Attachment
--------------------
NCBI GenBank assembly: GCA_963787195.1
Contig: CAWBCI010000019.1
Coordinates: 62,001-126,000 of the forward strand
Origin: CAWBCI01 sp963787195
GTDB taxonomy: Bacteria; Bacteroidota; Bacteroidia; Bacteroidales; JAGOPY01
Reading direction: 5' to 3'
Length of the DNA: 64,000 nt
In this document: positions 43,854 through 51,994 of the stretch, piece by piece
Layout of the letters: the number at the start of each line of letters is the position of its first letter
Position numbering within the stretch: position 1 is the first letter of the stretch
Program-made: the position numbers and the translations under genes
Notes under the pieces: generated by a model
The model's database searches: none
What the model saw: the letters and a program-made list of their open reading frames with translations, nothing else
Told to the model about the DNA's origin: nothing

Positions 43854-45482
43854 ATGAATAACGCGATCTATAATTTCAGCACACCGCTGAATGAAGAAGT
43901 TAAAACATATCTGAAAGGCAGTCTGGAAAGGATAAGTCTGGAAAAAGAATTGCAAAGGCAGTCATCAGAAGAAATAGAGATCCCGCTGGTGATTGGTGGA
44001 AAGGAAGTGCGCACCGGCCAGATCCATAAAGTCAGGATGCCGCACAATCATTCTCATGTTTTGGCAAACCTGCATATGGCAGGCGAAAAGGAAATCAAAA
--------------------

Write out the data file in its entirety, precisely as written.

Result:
NCBI GenBank assembly: GCA_963787195.1
Contig: CAWBCI010000019.1
Coordinates: 62,001-126,000 of the forward strand
Origin: CAWBCI01 sp963787195
GTDB taxonomy: Bacteria; Bacteroidota; Bacteroidia; Bacteroidales; JAGOPY01
Reading direction: 5' to 3'
Length of the DNA: 64,000 nt
In this document: positions 43,854 through 51,994 of the stretch, piece by piece
Layout of the letters: the number at the start of each line of letters is the position of its first letter
Position numbering within the stretch: position 1 is the first letter of the stretch
Program-made: the position numbers and the translations under genes
Notes under the pieces: generated by a model
The model's database searches: none
What the model saw: the letters and a program-made list of their open reading frames with translations, nothing else
Told to the model about the DNA's origin: nothing

Positions 43854-45482
43854 ATGAATAACGCGATCTATAATTTCAGCACACCGCTGAATGAAGAAGT
43901 TAAAACATATCTGAAAGGCAGTCTGGAAAGGATAAGTCTGGAAAAAGAATTGCAAAGGCAGTCATCAGAAGAAATAGAGATCCCGCTGGTGATTGGTGGA
44001 AAGGAAGTGCGCACCGGCCAGATCCATAAAGTCAGGATGCCGCACAATCATTCTCATGTTTTGGCAAACCTGCATATGGCAGGCGAAAAGGAAATCAAAA